Title: Kyd and Marlowe
Word Count 840
Kyd and Marlowe
The cart creaked away. It was full, or nearly so. The next stop would be the pits.
I sat for some time, folded on the doorstep, in upon myself. I think I must have shut my eyes, covered my face, as a child does, wishing not only not to see, but to be myself unseen. In any case, I was left alone.
There is a place of words. (It lies in the mind, somewhere nearby that silent grove that we find at the edge of sleep.) Words and thoughts are joined there, to think the first is to readily have the second. I have prided myself, always, on being able to go there, and to return with the proper words in my grasp. To do this well is a matter of life, to me. This is the pride of writers. Modesty is affect, we all glory in it.
The power is real, of course. We pin experience down with bodkin words, we trap details of life , to wiggle and whine on the page. And we examine everything, keep or discard, mix, rearrange. That is one thing, but there is another. Life, pinned thus, is far less able to hurt us.
And so, I reached for my words, crumpled as I was on the doorstep. The morning was golden around me. My city, stretching and yawning, the smell of food, and the sounds of the street. These were the sounds of my childhood, the house and street of all those years. And now the words would not come. I was exposed, alone in my own skin. Horrible.
The sun was over the buildings when I looked up. My legs were stiff with sitting, and suddenly I was terribly thirsty. There where the road sloped down the muddy hill, was an alehouse. It was new. (They spring up like toadstools these days.) But the drink would be welcome. Even the sourest ale would soothe me.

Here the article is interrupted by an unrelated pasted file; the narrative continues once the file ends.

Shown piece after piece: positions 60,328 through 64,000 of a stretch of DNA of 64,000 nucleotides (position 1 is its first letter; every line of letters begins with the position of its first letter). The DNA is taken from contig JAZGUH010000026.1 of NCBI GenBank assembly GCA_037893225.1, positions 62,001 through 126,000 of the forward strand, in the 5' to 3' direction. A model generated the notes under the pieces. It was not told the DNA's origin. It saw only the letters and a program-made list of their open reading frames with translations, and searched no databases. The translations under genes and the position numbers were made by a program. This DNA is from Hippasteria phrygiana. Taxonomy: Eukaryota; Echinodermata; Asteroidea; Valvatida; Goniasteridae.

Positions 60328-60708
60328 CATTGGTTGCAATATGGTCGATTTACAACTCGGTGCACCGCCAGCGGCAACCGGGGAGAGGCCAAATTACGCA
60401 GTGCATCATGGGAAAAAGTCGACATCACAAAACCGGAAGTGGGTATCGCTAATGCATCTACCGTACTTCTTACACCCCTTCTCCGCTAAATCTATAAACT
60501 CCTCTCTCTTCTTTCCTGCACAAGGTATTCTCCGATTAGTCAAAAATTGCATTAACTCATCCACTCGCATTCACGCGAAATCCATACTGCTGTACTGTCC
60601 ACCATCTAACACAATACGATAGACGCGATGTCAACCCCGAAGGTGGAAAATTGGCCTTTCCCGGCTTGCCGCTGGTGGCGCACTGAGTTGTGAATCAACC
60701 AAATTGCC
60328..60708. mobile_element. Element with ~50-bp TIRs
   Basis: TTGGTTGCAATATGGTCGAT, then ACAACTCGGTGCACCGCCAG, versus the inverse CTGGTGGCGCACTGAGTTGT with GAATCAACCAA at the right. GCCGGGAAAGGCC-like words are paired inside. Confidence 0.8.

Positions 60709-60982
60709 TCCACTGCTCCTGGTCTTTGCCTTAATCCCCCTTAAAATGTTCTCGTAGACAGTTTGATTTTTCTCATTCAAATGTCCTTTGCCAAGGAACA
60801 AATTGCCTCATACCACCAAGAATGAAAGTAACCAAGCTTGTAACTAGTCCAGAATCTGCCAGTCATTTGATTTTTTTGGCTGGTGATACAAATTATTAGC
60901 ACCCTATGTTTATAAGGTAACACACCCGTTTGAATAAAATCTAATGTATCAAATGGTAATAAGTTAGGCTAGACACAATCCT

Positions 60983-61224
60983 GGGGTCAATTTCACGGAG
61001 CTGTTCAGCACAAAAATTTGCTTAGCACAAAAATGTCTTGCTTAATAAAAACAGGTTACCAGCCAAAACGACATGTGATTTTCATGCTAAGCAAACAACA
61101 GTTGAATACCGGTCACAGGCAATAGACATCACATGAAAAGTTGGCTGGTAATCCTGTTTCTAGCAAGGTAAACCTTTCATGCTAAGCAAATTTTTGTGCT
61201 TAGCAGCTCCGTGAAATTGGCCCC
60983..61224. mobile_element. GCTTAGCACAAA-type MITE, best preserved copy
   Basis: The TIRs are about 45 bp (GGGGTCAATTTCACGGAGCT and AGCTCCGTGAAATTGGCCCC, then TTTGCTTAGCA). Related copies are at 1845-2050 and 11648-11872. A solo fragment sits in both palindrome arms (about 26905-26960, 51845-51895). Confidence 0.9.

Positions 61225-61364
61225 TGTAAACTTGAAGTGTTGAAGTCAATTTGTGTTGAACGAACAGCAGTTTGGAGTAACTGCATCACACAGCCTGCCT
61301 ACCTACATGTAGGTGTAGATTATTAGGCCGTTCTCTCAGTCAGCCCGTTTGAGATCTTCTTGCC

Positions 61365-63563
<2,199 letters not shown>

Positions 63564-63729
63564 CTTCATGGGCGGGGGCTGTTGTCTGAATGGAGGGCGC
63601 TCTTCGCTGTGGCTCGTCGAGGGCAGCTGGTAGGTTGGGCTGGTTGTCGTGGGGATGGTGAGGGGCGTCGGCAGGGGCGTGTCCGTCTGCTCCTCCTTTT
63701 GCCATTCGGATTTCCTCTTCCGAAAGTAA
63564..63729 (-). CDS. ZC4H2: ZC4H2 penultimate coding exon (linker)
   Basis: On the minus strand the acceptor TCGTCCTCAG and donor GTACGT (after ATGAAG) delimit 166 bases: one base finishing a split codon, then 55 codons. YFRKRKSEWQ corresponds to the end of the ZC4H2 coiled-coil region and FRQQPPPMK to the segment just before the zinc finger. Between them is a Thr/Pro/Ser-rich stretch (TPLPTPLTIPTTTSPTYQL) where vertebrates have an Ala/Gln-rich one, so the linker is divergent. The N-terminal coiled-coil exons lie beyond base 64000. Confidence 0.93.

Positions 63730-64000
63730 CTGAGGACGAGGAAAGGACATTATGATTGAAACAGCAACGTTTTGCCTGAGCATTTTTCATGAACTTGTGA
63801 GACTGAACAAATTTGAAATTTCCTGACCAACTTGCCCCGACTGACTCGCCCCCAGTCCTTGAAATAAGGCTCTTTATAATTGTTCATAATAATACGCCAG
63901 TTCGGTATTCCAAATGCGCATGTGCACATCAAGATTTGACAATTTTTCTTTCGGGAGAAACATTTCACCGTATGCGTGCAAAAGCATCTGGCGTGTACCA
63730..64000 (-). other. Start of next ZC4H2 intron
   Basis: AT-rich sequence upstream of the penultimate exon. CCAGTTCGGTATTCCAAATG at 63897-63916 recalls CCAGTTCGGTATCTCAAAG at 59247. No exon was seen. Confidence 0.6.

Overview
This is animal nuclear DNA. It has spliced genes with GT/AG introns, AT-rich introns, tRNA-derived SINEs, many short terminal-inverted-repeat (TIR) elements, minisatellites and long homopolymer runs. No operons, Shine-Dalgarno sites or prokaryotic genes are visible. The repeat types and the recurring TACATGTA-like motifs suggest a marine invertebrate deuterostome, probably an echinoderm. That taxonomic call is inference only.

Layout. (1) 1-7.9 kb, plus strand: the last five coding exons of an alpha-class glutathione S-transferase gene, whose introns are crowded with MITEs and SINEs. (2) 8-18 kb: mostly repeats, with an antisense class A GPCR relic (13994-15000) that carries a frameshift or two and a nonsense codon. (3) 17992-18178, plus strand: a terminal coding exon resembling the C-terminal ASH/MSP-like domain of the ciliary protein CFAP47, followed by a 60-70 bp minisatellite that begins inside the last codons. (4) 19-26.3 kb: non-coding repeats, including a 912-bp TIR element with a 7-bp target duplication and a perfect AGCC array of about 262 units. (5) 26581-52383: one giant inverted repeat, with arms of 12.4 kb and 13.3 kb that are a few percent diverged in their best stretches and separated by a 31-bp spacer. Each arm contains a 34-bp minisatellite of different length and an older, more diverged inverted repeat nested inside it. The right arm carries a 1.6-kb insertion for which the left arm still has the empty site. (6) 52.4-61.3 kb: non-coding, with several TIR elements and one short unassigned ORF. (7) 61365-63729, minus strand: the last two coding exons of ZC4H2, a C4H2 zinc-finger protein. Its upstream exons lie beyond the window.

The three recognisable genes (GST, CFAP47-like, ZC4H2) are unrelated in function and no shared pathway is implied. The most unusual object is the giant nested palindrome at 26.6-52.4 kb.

I was standing up, stretching, when I head it, a scrabble, a weak mew from beneath the steps. I had put things here, as a child, a boyhood's ragged treasures, in the damp earth. The leavings of those days were gone, rock arrowheads, carved sticks, who knows where such things go? My hand was bigger now, I scraped my knuckles, reaching into the dark.
It kicked and wiggled as I drew it forth. A puppy, tiny, more dirt than dog. He-- yes, a he-- was small enough to fit in my palm. A ridiculous scrap of life. The butchers had come through earlier in the week. Dogs and fleas spread the sickness. Maybe he had shown sense enough to stay silent. In any case, he had been overlooked. He nipped at my fingers now, hungry. His tiny tail beat against my arm. Well, we would be leaving the place of death together. I tucked him in my shirt. He rooted for a moment, hoping for milk. Finding none, and being a dog, he gave no thought to the future. He simply fell asleep.
I went down the muddy hill. He slept under my shirt as I drank my ale. The bench I had taken allowed me to rest against the wall. I stretched my legs, filled my pipe. The chimney here drew poorly anyway, more smoke would hardly be noticed.
After some time I was half asleep myself, smoked to torpor. (I am accustomed to late nights and to sleeping all morning. It suits my work with the theater, but in truth I have always been so. I caught a hiding more often than I care to think, for being late to school.)
So, I jumped terribly as the door banged open on its hinges. The light rioted in nimbus around a small and very angry man.
“Aye, run away! Thou raggedy arse, thieving son of a whore--” He slammed the door again behind him, and stalked into the room.
It was a fine voice he had, clear, delivered from the belly. A dark brown voice. But I heard no more of it just then. Words had left him. His speech terminated in a wordless huffing growl, such as lions make. He stalked toward me, and sat down on the bench. He raised his hand to signal for drink, and I saw the blood.
“You have cut your hand, friend..” I kept my voice mild. I held out my handkerchief.
He turned to me with a lifted brow. His lip was curled in a snarl, his teeth were white and fine. His gaze swept me up and down, and he made his decision. I saw him decide. He smiled, and it was like daybreak, like sun after rain, like something astonishing. He smiled, and he plucked the cloth from my grasp. He applied it to his bleeding hand with a neat knot. And he looked up at me again. There was something shy in this second look, but laughing too, at his own reserve.
So, that is how I met my Christofer.